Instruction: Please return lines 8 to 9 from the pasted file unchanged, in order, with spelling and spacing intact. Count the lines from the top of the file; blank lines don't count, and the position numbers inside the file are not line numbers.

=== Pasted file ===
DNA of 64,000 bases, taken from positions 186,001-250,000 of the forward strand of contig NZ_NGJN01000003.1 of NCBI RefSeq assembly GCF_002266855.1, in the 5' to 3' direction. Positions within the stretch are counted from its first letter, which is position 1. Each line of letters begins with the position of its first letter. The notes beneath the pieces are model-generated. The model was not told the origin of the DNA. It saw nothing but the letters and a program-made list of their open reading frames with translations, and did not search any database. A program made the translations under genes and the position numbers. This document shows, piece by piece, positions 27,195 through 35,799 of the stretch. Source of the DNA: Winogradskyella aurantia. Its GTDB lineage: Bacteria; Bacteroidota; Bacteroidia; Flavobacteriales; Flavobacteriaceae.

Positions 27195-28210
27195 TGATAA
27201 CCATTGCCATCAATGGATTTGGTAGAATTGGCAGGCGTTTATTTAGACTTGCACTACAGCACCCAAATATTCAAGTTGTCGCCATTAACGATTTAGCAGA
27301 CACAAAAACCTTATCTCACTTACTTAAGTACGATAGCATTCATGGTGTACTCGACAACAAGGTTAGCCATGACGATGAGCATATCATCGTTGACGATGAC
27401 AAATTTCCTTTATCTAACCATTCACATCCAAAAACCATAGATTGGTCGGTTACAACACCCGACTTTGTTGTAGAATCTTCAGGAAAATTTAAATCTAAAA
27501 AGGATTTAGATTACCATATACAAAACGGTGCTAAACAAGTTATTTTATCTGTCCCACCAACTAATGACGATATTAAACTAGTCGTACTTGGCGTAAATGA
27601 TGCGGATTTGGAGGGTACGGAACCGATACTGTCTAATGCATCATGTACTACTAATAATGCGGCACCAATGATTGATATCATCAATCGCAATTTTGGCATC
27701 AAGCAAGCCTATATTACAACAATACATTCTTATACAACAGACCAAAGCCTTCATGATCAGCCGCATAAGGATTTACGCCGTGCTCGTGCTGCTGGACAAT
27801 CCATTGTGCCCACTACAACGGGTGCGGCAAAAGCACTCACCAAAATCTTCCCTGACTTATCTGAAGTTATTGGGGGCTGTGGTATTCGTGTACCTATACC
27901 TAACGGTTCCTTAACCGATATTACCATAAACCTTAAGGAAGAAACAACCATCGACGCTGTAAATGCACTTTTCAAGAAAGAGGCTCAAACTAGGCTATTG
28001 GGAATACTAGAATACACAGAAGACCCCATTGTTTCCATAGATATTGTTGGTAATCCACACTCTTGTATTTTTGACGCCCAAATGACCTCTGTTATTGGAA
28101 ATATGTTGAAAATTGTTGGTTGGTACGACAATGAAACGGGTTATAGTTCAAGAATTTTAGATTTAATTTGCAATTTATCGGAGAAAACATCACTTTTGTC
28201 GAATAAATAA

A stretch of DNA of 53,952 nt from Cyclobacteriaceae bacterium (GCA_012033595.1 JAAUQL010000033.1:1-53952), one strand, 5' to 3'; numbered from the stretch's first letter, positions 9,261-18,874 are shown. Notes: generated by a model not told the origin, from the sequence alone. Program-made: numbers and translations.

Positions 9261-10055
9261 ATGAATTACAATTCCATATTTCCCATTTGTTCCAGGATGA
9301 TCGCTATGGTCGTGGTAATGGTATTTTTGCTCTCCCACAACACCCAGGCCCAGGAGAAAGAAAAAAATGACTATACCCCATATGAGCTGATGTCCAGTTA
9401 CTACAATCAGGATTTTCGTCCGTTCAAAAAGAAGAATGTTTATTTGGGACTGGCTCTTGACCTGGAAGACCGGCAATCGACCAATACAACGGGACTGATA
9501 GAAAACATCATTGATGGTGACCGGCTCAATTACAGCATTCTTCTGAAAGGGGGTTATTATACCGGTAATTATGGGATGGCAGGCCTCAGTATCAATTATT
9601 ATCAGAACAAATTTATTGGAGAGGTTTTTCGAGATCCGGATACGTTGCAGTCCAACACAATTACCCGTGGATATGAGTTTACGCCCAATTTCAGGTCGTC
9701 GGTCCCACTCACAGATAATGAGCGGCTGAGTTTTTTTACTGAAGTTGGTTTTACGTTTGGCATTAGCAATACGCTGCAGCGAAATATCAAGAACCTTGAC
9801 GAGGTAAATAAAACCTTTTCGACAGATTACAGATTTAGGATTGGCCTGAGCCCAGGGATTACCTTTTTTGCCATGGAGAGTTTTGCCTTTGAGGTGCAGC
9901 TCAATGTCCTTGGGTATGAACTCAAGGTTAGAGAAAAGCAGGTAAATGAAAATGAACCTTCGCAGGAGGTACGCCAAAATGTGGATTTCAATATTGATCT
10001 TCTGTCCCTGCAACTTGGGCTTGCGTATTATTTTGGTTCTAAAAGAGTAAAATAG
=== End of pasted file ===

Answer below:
27601 TGCGGATTTGGAGGGTACGGAACCGATACTGTCTAATGCATCATGTACTACTAATAATGCGGCACCAATGATTGATATCATCAATCGCAATTTTGGCATC
27701 AAGCAAGCCTATATTACAACAATACATTCTTATACAACAGACCAAAGCCTTCATGATCAGCCGCATAAGGATTTACGCCGTGCTCGTGCTGCTGGACAAT